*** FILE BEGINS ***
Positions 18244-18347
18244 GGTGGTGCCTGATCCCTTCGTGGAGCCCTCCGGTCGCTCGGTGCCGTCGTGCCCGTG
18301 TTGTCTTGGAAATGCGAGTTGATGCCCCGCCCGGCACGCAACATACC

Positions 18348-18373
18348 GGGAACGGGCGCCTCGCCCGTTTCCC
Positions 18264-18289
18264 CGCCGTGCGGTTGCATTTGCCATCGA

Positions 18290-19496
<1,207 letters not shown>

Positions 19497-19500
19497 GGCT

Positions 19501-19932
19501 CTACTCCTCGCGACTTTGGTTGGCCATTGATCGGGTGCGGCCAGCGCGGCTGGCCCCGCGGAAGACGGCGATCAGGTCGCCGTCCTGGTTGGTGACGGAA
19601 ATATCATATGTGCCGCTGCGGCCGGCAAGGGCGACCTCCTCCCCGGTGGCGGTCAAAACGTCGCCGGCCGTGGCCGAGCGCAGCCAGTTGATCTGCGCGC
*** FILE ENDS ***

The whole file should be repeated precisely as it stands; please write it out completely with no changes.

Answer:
Positions 18244-18347
18244 GGTGGTGCCTGATCCCTTCGTGGAGCCCTCCGGTCGCTCGGTGCCGTCGTGCCCGTG
18301 TTGTCTTGGAAATGCGAGTTGATGCCCCGCCCGGCACGCAACATACC

Positions 18348-18373
18348 GGGAACGGGCGCCTCGCCCGTTTCCC
Positions 18264-18289
18264 CGCCGTGCGGTTGCATTTGCCATCGA

Positions 18290-19496
<1,207 letters not shown>

Positions 19497-19500
19497 GGCT

Positions 19501-19932
19501 CTACTCCTCGCGACTTTGGTTGGCCATTGATCGGGTGCGGCCAGCGCGGCTGGCCCCGCGGAAGACGGCGATCAGGTCGCCGTCCTGGTTGGTGACGGAA
19601 ATATCATATGTGCCGCTGCGGCCGGCAAGGGCGACCTCCTCCCCGGTGGCGGTCAAAACGTCGCCGGCCGTGGCCGAGCGCAGCCAGTTGATCTGCGCGC